In our last six lessons (see Guitar World May through September 2017), I presented a handful of unusual, intriguing four-note arpeggios in the key of A—Aadd2, Am(add2), Aaddb2, A6b2 and A7#9—and demonstrated some interesting ways to employ them melodically and repurpose two of them harmonically, using Caddb2 (C Db E G) or C6b2 (C Db A C) to get an A7#9 sound (A C# E G B#).
Continuing our exploration of cool and unusual four-note shapes, I now present Asus4b2 (A Bb D E) and some neat things you can do with it on the guitar.
Like the Aaddb2 arpeggio (A Bb C# E) that we covered in the August 2017 installment of String Theory, Asus4b2 gives you your A root note, flatted second (or ninth), Bb, and perfect fifth, E.
But instead of the bright-sounding major third, C#, we get the suspended fourth, D, which imparts a feeling of suspense (a convenient coincidence, with the term “suspended”), as the arpeggio’s or chord’s basic quality is neither major nor minor, being noncommittal in that regard. This, combined with the eeriness of the b2 (or b9), Bb, yields a rather mysterious, haunting sound that’s great for scaring children and adults alike.
As a chord reference, FIGURE 1 illustrates some finger-friendly Asus4b2 grips on the top four stings, with the open A string included and the first shape additionally shown 12 frets higher. It’s an intriguing chord sound, eh?
FIGURE 2 demonstrates an effective way to convey this same sound melodically, by playing an Asus4b2 arpeggio as a compact, four-note cell (A Bb D E), using two notes per string, with the shape initially played on the bottom two strings then transposed up an octave on the middle two strings, then up another octave on the top two strings, forming a continuous pattern that moves diagonally up and across the neck and back, via position shifts, spanning a two-and-a-half-octave range.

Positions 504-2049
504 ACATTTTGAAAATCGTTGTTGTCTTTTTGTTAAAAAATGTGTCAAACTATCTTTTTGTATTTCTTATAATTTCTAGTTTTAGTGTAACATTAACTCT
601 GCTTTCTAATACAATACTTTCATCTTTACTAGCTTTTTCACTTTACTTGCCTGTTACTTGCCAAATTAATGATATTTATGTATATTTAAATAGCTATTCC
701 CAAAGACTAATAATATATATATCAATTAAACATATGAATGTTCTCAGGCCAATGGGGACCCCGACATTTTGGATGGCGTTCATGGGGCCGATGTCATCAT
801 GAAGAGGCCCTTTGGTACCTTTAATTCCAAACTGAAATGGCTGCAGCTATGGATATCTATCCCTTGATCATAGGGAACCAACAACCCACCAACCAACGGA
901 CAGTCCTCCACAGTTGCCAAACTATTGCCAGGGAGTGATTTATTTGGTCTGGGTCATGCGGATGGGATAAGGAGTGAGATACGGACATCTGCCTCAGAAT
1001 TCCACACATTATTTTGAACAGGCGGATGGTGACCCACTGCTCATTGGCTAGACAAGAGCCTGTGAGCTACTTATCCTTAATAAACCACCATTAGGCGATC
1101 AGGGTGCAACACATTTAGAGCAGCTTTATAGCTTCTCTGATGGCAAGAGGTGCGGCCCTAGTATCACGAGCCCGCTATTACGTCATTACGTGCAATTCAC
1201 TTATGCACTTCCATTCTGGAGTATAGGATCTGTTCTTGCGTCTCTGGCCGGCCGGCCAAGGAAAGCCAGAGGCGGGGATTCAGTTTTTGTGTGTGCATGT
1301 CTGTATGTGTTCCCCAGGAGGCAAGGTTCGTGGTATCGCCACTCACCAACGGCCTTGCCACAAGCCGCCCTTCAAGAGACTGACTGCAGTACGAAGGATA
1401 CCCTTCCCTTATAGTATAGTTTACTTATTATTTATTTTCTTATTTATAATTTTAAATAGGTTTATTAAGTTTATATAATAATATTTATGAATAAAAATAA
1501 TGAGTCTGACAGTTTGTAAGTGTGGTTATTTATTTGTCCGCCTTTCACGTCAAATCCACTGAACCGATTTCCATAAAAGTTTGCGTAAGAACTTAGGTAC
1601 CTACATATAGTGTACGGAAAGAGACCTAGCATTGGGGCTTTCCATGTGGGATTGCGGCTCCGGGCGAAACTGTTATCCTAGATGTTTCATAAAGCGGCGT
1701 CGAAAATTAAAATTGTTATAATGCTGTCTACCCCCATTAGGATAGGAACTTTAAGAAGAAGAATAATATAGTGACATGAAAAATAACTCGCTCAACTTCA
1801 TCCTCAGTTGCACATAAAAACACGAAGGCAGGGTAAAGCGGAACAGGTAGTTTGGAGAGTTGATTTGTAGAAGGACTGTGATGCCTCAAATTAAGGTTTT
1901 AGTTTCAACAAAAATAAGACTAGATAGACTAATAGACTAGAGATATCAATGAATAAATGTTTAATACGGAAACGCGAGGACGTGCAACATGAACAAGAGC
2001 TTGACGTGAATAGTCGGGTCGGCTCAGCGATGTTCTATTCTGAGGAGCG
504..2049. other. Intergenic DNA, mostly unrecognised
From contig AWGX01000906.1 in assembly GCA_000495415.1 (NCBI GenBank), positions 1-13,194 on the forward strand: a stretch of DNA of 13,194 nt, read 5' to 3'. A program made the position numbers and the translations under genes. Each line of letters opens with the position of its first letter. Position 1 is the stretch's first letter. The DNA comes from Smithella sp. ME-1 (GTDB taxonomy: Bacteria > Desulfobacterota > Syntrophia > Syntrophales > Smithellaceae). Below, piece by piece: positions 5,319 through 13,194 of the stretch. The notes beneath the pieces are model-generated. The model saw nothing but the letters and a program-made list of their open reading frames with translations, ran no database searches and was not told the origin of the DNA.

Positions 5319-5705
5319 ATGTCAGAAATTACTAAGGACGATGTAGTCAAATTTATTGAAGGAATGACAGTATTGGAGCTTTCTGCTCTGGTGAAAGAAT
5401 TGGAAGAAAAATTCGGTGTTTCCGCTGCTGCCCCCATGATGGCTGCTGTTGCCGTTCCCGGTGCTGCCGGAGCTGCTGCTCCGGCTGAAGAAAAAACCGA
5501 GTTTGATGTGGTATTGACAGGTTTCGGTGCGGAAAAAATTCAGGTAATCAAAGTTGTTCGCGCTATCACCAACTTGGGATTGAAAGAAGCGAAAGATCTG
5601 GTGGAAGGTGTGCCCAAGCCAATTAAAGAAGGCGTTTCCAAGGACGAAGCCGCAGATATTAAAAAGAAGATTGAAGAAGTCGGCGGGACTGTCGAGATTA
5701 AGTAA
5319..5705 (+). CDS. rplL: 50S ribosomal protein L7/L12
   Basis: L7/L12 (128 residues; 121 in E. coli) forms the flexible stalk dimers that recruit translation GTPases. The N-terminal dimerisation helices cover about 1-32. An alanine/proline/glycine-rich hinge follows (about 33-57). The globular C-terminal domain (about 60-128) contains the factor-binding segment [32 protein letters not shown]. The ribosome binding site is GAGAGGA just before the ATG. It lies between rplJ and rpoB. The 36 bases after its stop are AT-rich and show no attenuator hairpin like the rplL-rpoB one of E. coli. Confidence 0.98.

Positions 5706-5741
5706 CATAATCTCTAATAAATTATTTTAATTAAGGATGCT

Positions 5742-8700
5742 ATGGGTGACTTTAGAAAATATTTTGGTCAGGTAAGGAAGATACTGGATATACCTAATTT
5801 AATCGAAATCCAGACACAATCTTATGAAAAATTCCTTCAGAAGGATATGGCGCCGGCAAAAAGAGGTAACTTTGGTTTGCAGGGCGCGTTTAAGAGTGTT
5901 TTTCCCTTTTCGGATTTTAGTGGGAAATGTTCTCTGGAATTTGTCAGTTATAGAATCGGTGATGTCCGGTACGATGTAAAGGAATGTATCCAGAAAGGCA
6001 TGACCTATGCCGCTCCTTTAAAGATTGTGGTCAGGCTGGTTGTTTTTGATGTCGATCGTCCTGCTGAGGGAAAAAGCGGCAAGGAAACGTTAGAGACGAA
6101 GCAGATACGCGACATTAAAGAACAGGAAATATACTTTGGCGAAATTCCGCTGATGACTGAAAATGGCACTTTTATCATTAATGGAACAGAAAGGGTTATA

I’m employing legato phrasing here, using every available hammer-on and pull-off in order to achieve a smooth, rolling sound, but feel free to try and alternate pick all the notes, starting on either a downstroke or an upstroke, or to just increase your “picking percentage” slightly.
The key to applying any scale or arpeggio musically is to make the notes fit rhythmically into the context of the meter and tempo of the song or groove over which you’re playing. You need to explore and discover ways in which to “sculpt” and “quantize” note groupings so that they conform to your desired phrasing scheme. Oftentimes, this involves playing a shorter, “bite-size” segment of a longer pattern across a narrower pitch range, so that you can play a figure ascending and descending repeatedly, within one or two octaves, and have all the notes and accents fall neatly into groups of 16th notes, triplets or sextuplets—what I like to call “shred cells.”
FIGURES 3–6 offer some examples of this approach, using our diagonal Asus4b2 arpeggio pattern as a template. FIGURE 7 introduces a new and equally useful fretboard pattern, or “path,” for Asus4b2, this one beginning on the A string’s 12th fret and ascending two octaves. Transpose this and all previous examples in this lesson to the other important guitar keys, namely E, D and G, and also B, C and F.
Next time, I’ll show you an interesting variation on this four-note shape and some cool and highly useful ways to repurpose it harmonically to achieve other equally compelling chord and arpeggio sounds.
Eerie Arpeggios, Part 4: The Spooky Sus4b2 Sound
Source: Guitar World